With the chilly winter nights we can have in Fredericksburg, now is not the time for your gas furnace pilot light to go out. The good news that in many cases, you can easily relight the pilot light so you won’t be left in the cold in your own home.
What is the pilot light?
The pilot light in your furnace is a small, continuously burning flame. When the furnace kicks on, the pilot light is used to ignite the burners, which produce heat for your home. There are many reasons for why the pilot light could go out. Some could mean a mechanical issue, but it could also be something harmless like a strong draft during a windstorm or temporary interruption in gas service.
A quick note—newer furnaces use electric igniters. This guide is for standing pilot lights that can be restarted manually.
What do before relighting your pilot light.
There are a few precautions and preparations to complete before relighting your pilot light.
- Read the manufacturer’s guidelines for your furnace. Be sure to follow any specific instructions or warnings. The last thing you want to do is cause damage to your furnace or home.
- Check for the smell of gas. If you do notice signs of a potential gas leak, do not try to relight the pilot light. Turn off the main gas supply, get everyone out of the house (including pets), and call your energy provider as soon as possible.
- If everything appears safe, open nearby windows and doors to ensure proper ventilation while you work.
Steps for relighting the furnace pilot light.
- Find the gas valve. This is usually red and should have settings for “off,” “on,” and “pilot.”
- Turn the gas valve to the “off” setting.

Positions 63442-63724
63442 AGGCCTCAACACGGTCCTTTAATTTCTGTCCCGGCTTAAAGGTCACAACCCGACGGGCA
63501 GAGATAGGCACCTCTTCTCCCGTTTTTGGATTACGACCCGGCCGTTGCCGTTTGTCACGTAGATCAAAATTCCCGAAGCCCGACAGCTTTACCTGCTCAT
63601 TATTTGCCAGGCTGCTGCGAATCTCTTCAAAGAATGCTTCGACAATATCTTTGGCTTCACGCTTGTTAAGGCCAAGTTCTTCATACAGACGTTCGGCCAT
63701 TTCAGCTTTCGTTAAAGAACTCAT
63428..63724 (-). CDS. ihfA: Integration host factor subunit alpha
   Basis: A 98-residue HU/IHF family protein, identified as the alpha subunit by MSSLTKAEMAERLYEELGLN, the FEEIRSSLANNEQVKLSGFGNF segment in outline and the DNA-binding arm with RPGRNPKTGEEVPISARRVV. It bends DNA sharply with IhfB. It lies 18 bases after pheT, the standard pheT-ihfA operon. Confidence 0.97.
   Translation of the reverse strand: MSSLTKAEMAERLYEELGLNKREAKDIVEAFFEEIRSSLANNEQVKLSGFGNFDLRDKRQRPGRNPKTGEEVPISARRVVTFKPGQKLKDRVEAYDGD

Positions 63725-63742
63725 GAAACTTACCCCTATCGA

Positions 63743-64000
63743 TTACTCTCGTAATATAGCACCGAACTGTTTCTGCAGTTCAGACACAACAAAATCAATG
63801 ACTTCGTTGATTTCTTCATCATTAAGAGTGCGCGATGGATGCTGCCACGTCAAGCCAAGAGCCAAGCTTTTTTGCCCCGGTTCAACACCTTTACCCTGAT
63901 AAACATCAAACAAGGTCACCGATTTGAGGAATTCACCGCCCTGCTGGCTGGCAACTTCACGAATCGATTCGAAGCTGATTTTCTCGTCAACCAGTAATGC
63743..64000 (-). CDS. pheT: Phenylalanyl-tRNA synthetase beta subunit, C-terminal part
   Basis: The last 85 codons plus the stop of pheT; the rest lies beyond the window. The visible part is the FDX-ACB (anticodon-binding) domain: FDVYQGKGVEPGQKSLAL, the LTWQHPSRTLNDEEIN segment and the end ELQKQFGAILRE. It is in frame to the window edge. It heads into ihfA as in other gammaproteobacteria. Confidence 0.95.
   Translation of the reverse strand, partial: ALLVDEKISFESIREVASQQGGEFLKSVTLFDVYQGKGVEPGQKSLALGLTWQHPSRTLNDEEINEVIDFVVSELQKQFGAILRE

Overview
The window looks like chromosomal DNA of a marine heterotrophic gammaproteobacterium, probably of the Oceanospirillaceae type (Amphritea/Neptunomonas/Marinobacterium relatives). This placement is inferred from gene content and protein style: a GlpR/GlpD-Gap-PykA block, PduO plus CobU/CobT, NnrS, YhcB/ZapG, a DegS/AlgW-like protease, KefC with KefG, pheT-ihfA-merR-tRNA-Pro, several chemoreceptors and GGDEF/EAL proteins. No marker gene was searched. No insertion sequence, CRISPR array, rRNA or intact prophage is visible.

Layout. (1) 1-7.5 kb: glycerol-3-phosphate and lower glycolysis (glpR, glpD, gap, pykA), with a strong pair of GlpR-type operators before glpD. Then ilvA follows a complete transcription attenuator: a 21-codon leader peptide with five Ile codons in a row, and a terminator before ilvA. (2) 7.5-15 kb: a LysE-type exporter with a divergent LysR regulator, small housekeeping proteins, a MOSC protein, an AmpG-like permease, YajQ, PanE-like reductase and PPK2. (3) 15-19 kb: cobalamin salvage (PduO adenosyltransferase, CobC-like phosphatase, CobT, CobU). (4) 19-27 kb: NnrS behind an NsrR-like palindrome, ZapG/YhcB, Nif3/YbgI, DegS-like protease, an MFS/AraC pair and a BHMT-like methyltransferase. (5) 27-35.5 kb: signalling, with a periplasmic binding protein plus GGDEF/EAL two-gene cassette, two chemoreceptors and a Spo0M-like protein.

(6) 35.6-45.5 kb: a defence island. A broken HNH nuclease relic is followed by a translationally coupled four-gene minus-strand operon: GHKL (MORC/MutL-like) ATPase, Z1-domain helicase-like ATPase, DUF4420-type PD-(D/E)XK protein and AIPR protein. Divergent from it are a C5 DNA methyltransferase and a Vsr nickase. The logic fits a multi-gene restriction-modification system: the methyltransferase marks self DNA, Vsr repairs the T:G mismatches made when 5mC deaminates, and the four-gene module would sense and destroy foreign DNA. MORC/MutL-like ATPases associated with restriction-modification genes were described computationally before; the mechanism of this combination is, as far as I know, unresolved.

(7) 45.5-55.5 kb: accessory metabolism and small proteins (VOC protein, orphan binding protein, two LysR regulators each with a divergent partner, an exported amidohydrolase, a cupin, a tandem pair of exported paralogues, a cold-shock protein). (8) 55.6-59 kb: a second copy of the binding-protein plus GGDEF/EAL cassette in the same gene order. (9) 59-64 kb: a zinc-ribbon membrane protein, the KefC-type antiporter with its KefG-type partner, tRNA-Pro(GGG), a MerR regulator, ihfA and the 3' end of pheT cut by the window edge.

- After waiting five or 10 minutes for the gas to clear out, turn the gas valve to “pilot.”
- Locate the pilot. Look for an aluminum tube near the gas valve and follow it to the end.
- While on the “pilot” setting, push and hold down the button or knob. You may hear the gas flowing. Ignite a long-reach lighter and hold it near the opening of the pilot.
- Once the pilot is burning, turn the gas valve to the “on” setting. Then recheck to see if your furnace is working properly.
What if the pilot light goes out again?
If the pilot refuses to ignite or goes out right way, it’s a sign that you may have a more serious problem with your furnace such as a dirty thermocouple or broken gas regulator. At this point, you will want to call in a heating professional to take a look.
At Robert B. Payne, Inc., we understand there’s no good time for your furnace to go out in the winter. As a homeowner, there are simple steps to try to get it back up and running again yourself. But if those don’t work, or if you’re unsure of what to do, give us a call at (540) 373-5876 and we’ll fix the problem so you can go back to enjoying your warm home.